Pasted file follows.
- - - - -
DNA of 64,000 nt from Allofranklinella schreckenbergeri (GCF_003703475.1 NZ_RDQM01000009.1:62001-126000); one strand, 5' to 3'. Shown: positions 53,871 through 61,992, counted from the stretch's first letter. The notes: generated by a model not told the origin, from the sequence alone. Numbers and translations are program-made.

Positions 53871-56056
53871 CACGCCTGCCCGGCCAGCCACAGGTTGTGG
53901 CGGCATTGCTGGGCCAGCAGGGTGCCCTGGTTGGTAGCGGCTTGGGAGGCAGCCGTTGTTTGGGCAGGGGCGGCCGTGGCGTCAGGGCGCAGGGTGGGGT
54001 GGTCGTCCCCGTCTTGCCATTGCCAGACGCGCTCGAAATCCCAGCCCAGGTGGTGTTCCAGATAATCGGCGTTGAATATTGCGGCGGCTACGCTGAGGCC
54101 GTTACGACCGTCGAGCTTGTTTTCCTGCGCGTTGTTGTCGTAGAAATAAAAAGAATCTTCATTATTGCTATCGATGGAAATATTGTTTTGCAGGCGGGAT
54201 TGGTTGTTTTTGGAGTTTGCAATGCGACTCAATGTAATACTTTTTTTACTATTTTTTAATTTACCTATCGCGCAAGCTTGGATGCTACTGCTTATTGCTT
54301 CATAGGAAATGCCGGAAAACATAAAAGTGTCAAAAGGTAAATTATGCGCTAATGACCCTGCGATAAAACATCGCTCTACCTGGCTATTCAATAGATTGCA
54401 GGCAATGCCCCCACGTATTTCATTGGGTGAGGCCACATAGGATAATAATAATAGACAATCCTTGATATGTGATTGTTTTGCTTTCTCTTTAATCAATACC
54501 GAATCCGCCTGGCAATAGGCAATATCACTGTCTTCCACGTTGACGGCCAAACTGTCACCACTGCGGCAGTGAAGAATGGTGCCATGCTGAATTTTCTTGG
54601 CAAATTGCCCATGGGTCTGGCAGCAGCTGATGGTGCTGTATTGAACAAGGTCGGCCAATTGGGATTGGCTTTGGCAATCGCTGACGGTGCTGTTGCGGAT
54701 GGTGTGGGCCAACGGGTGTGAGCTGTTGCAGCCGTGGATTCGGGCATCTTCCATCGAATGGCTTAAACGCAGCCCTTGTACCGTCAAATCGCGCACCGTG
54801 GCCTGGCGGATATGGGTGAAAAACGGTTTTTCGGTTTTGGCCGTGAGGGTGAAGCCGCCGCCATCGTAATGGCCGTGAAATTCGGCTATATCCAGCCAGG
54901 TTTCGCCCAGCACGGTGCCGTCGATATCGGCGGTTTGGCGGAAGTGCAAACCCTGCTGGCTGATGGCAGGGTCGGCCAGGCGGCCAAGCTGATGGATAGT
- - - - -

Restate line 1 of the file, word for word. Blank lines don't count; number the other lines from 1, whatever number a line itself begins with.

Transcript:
DNA of 64,000 nt from Allofranklinella schreckenbergeri (GCF_003703475.1 NZ_RDQM01000009.1:62001-126000); one strand, 5' to 3'. Shown: positions 53,871 through 61,992, counted from the stretch's first letter. The notes: generated by a model not told the origin, from the sequence alone. Numbers and translations are program-made.